But that’s where the rest of the work began. The house I ended up moving into had some very interesting decoration, to say the least! Pretty much none of it was to my taste, so within a couple of months of moving in I started redecorating. What can I say, I had holiday to take from work and nowhere to go with it!
Whilst I had anticipated moving, I hadn’t really considered that I’d end up spending so much free time working on the house after I moved in. It’s not a problem, and ultimately I’m happier because I’ve spent the time making this place mine. It does mean, however, that it ate into my free time for reading and played a part in my not reaching my goal of 80 books last year.
What I also didn’t expect was how lockdown would affect me. When it was first announced, I was obviously upset that I couldn’t see anyone. But, I stupidly thought to myself, right I’ve got all this time to kill – I’ll read more. How I can laugh at myself in hindsight. What I didn’t expect was how much of a distraction lockdown would be and actually… I couldn’t concentrate on reading all that much. At least, not to start with. Some days were better than others.
So you see, there were multiple factors that contributed to my not reaching my already very ambitious goal of 80 books last year. I thought I would be disappointed with myself if I didn’t, but strangely I’m not. I know I read at every opportunity I could and wanted to, and equally, I didn’t force myself to read things I didn’t want to either. When I wanted to do something different I enjoyed other hobbies… saw my friends and family (sorry, feel bad for saying it but it’s true) and did the things I wanted.
My other challenges also flopped a little. Whilst I started off well, reading less also took its toll on my attempt to read more of the older books on my TBR. I was still signing up for blog tours and such, and so these took priority and my challenge fell off the radar. My final challenge was to read more from my local library. Ha! With covid, that went down the pan too. I did check to see if I could borrow electronic editions, but most of the time they weren’t available at my library. Maybe I’ll be better at this throughout this year (once it re-opens again)?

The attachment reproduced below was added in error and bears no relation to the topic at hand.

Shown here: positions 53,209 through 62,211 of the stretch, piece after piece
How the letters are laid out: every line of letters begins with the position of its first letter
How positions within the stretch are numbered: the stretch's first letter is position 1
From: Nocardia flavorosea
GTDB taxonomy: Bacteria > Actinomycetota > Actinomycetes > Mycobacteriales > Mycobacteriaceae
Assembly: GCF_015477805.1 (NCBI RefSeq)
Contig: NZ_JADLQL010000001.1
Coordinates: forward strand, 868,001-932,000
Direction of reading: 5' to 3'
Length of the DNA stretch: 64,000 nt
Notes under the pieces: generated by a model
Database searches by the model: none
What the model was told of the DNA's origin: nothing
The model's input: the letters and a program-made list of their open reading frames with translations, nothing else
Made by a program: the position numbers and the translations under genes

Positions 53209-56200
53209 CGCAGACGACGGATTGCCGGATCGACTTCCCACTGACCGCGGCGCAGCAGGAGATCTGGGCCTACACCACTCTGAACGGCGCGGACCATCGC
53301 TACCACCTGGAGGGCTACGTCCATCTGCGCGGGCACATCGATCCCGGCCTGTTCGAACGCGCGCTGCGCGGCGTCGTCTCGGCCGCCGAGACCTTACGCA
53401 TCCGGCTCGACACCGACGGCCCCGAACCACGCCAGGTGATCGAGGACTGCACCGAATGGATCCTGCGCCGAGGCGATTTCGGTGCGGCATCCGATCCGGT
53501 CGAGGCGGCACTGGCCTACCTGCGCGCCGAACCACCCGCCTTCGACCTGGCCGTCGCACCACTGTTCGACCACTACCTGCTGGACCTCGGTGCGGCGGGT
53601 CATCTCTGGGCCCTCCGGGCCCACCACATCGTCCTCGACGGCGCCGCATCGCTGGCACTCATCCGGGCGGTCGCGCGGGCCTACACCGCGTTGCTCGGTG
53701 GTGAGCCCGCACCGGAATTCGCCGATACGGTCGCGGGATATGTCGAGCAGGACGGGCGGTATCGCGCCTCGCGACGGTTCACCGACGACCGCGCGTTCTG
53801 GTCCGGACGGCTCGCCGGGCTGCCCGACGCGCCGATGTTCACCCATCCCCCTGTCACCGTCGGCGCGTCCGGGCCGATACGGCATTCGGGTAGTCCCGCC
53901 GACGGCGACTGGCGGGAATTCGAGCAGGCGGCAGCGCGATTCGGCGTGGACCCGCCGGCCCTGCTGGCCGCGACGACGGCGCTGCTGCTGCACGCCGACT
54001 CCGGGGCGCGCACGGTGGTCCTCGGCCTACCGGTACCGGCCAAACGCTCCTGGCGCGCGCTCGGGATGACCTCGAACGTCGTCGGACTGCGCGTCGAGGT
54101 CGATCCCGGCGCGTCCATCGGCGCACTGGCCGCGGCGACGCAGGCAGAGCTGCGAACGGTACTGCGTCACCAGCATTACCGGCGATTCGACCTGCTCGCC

Anyway, there’s the background. And now, onto the books I read last year! My final end of year stats are:
I think I DNF’d the highest number of books I have ever recorded in a year in 2020. I think this is in part because I started to go through my TBR and my reading tastes have changed since I added the books several years ago. That’s not always the case… in fact, some of the best books I read last year were added to my TBR four or five years ago!
There were definitely more hits than misses. All in all, I think there was a pretty good proportion of books that I knew I was going to love and some more adventurous read that I want to try. Some of those worked, but those I put down definitely fall into that category.
To summarise this year wrap up post, here is a list of all the books I read last year and their star ratings: –
Have you read any of the books on this list? Or any of them on your TBR? Let me know in the comments!
It’s my first Sunday Summary post in a couple of weeks and I’m glad to be back and sharing my regular updates with you all. I had a lovely break over Christmas and I’m grateful for taking the step back for a week or so. I’m feeling refreshed and ready to get back into it, so let’s jump in and talk about what I have been up to in the last couple of weeks since my last Sunday Summary post!